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TV Review: Pushing Daisies 1x02 "Dummy" and 1x03 "The Fun In Funeral"

Updated on July 25, 2013
Lee Pace as Ned the Piemaker
Lee Pace as Ned the Piemaker | Source

"Pie-lette" was a charming episode of television, but when it first aired, it left a lot of viewers wondering just where Pushing Daisies would go from here. With the next two episodes, we discover that those who guessed "murder mystery procedural," "chaste but charming love story," or "whimsical meditation on death" were the big winners.

The second episode of the show, "Dummy," follows a typical procedural set-up: a dead body turns up, our heroes investigate for clues and eventually determine the identity of the murderer only to risk being murdered themselves. Of course, on this show, several of those clues come from reanimating the dead victim, and still more come from a saleswoman dressed as a dandelion. Only on Pushing Daisies ...

1x02 "Dummy"


"Dummy," like many episodes of Pushing Daisies, begins with a flashback to Young Ned. At this very moment, Young Ned was 9 years, 33 weeks, 6 days, 20 hours, 34 minutes old. Shuffled away to boarding school after the sudden death of his mother, Ned struggles to make friends. He decides to play a prank on his fellow classmates by reanimating the frogs they're about to dissect, only to feel significant guilt later when a treefull of birds dies in place of those frogs. Poor Young Ned just can't catch a break.

With its premise firmly re-established (Ned can wake the dead but only for a minute or something else will die in its place, Ned feels lots of guilt), we can move on to the episode itself.

And what a strange little episode this is.

Let's begin with the central mystery. We begin normally enough with Emerson picking up a case of Bernard Slaybeck, who was found dead by the side of a road, the victim of a presumed hit and run. When he and his tire-marked body wake back up at Ned's touch, things get a little strange. "I was killed by a Crash Test Dummy," is all he has time to tell them about the case, after asking them to tell Jeanine in promotions that he loved her.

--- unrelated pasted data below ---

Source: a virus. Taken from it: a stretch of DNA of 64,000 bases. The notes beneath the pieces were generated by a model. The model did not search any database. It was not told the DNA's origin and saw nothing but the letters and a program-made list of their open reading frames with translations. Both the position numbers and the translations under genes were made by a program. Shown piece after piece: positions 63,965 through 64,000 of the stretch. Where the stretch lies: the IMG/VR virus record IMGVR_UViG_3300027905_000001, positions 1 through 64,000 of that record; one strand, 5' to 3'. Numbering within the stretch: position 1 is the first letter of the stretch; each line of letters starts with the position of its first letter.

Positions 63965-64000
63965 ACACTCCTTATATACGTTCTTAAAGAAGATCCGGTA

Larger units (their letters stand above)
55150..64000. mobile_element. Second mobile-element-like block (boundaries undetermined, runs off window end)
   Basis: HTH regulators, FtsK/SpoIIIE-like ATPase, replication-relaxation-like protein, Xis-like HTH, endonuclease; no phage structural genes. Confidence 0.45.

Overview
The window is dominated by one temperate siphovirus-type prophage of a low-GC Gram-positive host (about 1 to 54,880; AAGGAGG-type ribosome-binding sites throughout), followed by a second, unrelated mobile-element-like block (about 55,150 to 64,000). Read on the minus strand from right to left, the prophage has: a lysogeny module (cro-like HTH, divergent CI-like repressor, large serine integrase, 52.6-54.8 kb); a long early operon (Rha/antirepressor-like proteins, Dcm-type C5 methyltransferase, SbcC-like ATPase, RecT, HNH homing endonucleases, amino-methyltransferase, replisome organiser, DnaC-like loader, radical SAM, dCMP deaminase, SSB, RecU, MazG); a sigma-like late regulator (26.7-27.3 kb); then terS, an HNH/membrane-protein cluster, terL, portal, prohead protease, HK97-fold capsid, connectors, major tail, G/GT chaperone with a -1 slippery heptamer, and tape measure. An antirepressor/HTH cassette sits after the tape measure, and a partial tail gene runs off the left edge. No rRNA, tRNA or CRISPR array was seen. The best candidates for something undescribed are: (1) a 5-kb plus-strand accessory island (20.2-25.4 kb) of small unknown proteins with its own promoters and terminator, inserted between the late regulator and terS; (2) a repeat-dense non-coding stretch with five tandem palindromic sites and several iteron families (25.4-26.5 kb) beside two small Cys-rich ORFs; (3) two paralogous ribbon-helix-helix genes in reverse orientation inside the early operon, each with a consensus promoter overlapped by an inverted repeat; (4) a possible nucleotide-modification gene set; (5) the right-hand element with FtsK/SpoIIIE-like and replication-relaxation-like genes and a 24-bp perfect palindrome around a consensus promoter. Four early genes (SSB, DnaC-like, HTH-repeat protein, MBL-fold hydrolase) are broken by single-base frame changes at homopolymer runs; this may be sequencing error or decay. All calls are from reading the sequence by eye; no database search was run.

The story only gets stranger as the world of Pushing Daisies expands. Bernard worked for a company building cars powered by dandelions, the "Spores Car of Tomorrow". For a show still making its way, this is probably the moment that PD committed to full-on whimsy and abandoned realism altogether.

At least there are a few dark and strange jokes to dial back the saccharine. The creepy discovery that the room full of crash test dummies is now a room filled with real corpses was a nice touch, but my favorite moment of the episode is when the eco-conscious creator of the Dandy Lion car chases after our heroes in a gigantic yellow Hummer. The show almost ruins the gag by calling attention to it running out of gas as he flees the police, but the initial reveal is so funny that I'll let it slide.

The world of Pushing Daisies is clearly different than the world inhabited by its audience, and while that is in no way a fault in and of itself, I wouldn't be surprised if this episode turned away potential viewers. It's too cute. It's too out there. The second episode of a series is always tough; it has to retain the audience from the pilot while keeping the momentum going and all with a much smaller budget to work with. I love this show, but this episode is a strange choice for the second episode of the series.

At least, the central mystery was. The ongoing argument between Chuck, who's never had to keep secrets in her life, and Ned, who's lived the past twenty years with a very legitimate fear of what would happen if his biggest secret gets out, makes a lot of sense. Even if Ned has let Chuck in on the biggest secret of his life, he's still got two more he's keeping from her: if he keeps someone alive more than a minute, another person dies and that he's responsible for the death of her father, indirectly or not.

In the end he doesn't tell her everything, but they do start to share a few things, and that's a big step for a man who has lived his life so closed off from others he barely even speaks to them.

I haven't even touched on Olive, the lovely lead left out of the loop. She's in love with Ned (to the point where she hangs out of her window and holds a mirror on a stick to spy on him in his apartment!) though he all but ignores her. And so, in another reveal to separate this world from the real one, we learn that not only does Olive often imagine "there was an orchestra in her heart. Music heard only by her, except when her heart broke open and it spilled out into the world," but she breaks into a full rendition of "Hopelessly Devoted To You" right there in the Pie Hole. It's one more great reason for Kristen Chenoweth's casting on the show, but it's more than a little unexpected.

Rather like Pushing Daisies itself.

1x03 "The Fun in Funeral"

The Fun In Funeral

This episode, in my opinion, is much stronger than its predecessor. Yes, there is a mystery to solve and yes, there are dead bodies to re-animate, but its focus is much more on the characters themselves and has a direct impact on their lives and relationships.